Imaging Problems M/S Mastering

Discussion in 'Mastering' started by vintagelover, Dec 25, 2016.

  1. vintagelover

    vintagelover Member

    Joined:
    Dec 25, 2016
    Location:
    Germany
    Home Page:
    Hi dear recording community,

    i'm new, and i'm from abroad so please forgive my english.
    right to the problem:

    i have mixed a track and, for the first time, tried M/S for mastering, but it didn't work right.
    the imaging changed drastically and went to one side.
    the mid group as well as the side group channel are both fine when soloed,
    however when both play the imaging changes.

    here's how i set it up:

    i disabled the mixed track's routing to stereo out
    i created two stereo groups (mid and side)
    then i used two sends from the mixed track, one to mid and one to side group
    then i inserted the voxengo MSD on the mid and side group channels and encoded both into MS.
    naturally i had to mute the side signal on the mid channel and vice versa... this i did with the MSD
    just like this video shows:

    i have to say that i've had similar issues when recording MS.
    probably i'm still doing something wrong.
    darn
    do i have to insert the MSD on the Master LR and decode from MS to stereo again?

    i appreciate your input
     
  2. Boswell

    Boswell Moderator Distinguished Member

    Joined:
    Apr 19, 2006
    Location:
    UK
    Home Page:
    If you want to master in M-S, you should either export your mix as L-R and use the M-S encoder at the input of the mastering stage or else export as M-S (as you have been doing) and skip the encoding at the mastering input.

    What will not work is applying encoding/decoding on only one component or on both components separately. Both M-S and L-R encoded signals are vectors and must be treated as such.

    Don't forget that you must always monitor in L-R as that's the way our ears are arranged.
     
  3. paulears

    paulears Well-Known Member

    Joined:
    Feb 7, 2014
    Location:
    Lowestoft - UK
    Home Page:
    Why on earth would you want to master on M/S? It's a recording mode to let you adjust width after recording. Is there any circumstance it would be useful as a mastering format? How many people would be able to decode it back to L/R? The other thing is that it's pointless? There's no advantage. The stereo image has been carefully tweaked and is perfect - the benefit of M/S is gone - surely? Nobody can even listen to it with de-matrixing. I guess it's a nice mono mix if you dump the side channel, but I just can't see any benefit whatsoever.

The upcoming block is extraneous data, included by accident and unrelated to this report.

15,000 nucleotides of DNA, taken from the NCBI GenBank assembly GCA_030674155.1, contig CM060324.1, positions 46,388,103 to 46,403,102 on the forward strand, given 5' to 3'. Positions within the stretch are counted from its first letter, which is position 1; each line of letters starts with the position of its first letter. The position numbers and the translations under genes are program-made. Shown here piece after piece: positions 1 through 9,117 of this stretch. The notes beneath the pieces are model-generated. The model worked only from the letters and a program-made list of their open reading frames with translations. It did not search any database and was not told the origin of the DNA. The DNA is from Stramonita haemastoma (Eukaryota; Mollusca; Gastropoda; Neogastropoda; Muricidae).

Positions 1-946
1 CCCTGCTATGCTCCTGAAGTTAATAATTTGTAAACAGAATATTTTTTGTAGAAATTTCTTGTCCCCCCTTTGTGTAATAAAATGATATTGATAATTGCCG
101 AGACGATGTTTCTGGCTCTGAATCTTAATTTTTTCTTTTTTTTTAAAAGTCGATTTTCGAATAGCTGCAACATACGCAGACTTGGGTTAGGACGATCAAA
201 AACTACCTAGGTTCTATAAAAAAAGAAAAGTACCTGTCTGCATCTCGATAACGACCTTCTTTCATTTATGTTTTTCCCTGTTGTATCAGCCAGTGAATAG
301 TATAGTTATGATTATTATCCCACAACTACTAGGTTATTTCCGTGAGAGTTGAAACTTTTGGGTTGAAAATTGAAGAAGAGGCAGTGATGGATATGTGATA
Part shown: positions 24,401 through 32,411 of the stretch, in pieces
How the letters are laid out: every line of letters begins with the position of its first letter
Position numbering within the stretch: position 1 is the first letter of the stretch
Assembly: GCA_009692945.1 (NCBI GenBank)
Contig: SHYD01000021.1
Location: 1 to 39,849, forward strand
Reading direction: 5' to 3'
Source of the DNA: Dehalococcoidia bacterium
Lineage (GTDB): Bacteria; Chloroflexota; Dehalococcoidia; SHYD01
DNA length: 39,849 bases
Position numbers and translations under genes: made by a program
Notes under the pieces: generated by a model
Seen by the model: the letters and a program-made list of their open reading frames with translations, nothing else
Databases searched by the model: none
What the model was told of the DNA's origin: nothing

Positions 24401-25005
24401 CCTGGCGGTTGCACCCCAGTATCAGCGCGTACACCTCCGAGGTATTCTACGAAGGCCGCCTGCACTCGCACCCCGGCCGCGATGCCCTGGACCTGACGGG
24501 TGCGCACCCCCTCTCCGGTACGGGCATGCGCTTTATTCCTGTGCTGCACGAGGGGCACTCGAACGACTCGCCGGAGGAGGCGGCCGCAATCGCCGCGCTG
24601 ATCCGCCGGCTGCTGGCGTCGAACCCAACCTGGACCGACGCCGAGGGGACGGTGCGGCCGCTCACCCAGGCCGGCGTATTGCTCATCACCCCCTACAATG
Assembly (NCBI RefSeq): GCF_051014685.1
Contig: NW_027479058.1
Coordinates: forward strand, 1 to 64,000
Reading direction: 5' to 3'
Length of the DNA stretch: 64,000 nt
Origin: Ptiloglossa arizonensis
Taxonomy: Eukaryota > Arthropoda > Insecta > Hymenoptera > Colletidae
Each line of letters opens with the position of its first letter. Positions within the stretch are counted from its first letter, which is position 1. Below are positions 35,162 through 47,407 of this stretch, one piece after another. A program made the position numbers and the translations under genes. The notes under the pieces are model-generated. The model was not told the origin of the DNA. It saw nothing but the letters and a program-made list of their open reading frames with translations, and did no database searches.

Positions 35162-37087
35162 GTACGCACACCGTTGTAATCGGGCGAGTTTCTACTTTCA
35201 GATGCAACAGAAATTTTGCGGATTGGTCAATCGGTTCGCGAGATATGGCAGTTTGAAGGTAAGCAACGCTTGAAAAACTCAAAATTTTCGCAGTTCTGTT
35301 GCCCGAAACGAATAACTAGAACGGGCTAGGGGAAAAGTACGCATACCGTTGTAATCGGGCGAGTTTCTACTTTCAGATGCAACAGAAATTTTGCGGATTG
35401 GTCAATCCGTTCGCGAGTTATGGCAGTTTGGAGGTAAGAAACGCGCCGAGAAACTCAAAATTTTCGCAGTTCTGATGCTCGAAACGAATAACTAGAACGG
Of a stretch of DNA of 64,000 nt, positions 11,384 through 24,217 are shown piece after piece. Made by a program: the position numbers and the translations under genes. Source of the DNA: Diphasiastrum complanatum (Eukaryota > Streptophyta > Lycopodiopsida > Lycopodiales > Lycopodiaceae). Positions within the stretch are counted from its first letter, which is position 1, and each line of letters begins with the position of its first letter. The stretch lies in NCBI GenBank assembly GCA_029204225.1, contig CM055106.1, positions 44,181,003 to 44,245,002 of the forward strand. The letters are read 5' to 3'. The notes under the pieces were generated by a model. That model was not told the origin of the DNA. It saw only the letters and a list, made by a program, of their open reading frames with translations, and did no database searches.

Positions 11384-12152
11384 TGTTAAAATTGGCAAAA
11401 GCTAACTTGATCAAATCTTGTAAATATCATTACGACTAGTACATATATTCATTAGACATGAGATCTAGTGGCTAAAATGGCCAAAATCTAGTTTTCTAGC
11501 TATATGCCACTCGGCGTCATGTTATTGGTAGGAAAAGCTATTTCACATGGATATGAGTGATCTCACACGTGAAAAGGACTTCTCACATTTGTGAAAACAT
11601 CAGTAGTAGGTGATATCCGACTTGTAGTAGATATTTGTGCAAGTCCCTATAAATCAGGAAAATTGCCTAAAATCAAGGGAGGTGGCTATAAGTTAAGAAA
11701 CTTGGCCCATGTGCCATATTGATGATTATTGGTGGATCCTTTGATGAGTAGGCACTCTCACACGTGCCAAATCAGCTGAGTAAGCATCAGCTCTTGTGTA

4. Boswell

    Boswell Moderator Distinguished Member

    Joined:
    Apr 19, 2006
    Location:
    UK
    Home Page:
    The point about using M-S in mastering is that you can treat the centre and sides separately, for example, with EQ, effects or compression. Until you have processed recordings in this way, it's difficult to appreciate what a powerful tool this method can be - if used sensitively.
     
    Brother Junk and pan60 like this.
  5. paulears

    paulears Well-Known Member

    Joined:
    Feb 7, 2014
    Location:
    Lowestoft - UK
    Home Page:
    Forgive the stupid questions, but I'd not realised that mastering was being done this way. I can see the benefit now explained, but is this actually common? - I assumed, obviously wrongly that the mastering engineer was always supplied with a straight left and right.
     
  6. Keith Johnson

    Keith Johnson Active Member

    Joined:
    Mar 25, 2016
    Location:
    Manchester, UK
    They may well be just be supplied with L+R, but that doesn't mean they won't convert to MS if they believe they need to.
     
  7. audiokid

    audiokid Chris Well-Known Member

    Joined:
    Mar 20, 2000
    Location:
    BC, Canada
    Home Page:
    Most of us understand M/S but might not know what mastering engineers do with this process.
    http://recording.org/threads/m-s-mastering.46038/
    Although I am not an official Mastering Engineer of audio, I choose to follow mastering engineers thought processing to a "T", use their choice of equipment in a M/S hardware /software matrix to mix or master all the time.
    If you want to find some great info on M/S tips, there are hundreds of discussions in our mastering forum going back to the late 90's here. http://recording.org/tags/mid-side-processing/
    Good quality M/S equipment allows the engineer to hard bypass dedicated tools without notice.
    Being able to fine tune the mid or sides without effecting phase of a mix makes mixing extra fun and rewarding.